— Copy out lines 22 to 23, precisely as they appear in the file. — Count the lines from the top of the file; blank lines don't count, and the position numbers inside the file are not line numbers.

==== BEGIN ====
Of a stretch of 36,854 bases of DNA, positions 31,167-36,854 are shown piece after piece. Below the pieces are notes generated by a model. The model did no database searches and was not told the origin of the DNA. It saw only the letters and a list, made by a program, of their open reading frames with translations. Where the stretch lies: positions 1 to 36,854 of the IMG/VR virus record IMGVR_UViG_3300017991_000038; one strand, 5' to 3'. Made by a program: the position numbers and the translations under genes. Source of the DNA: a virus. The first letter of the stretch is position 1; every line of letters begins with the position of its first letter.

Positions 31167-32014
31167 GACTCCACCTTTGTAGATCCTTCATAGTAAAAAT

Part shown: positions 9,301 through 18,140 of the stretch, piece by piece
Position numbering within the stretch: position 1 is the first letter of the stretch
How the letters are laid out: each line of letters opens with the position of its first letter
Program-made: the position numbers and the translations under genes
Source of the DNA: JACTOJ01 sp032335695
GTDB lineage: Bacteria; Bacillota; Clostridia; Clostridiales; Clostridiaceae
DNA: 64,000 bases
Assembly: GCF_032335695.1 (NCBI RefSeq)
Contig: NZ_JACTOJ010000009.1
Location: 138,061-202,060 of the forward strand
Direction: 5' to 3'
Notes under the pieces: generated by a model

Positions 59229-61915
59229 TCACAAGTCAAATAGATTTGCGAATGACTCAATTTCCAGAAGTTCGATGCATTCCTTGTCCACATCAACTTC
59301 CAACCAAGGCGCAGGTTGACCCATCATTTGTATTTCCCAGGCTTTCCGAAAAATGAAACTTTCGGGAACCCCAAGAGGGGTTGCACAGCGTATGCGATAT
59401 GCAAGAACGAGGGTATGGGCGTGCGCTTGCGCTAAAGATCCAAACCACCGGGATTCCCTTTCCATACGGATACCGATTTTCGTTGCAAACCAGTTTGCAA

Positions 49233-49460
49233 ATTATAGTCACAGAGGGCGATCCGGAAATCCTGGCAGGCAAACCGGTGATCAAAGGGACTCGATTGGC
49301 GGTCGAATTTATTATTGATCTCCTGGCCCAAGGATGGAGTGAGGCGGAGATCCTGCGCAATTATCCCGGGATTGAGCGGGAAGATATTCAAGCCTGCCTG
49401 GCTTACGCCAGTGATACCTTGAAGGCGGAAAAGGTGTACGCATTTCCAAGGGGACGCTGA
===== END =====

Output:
49301 GGTCGAATTTATTATTGATCTCCTGGCCCAAGGATGGAGTGAGGCGGAGATCCTGCGCAATTATCCCGGGATTGAGCGGGAAGATATTCAAGCCTGCCTG
49401 GCTTACGCCAGTGATACCTTGAAGGCGGAAAAGGTGTACGCATTTCCAAGGGGACGCTGA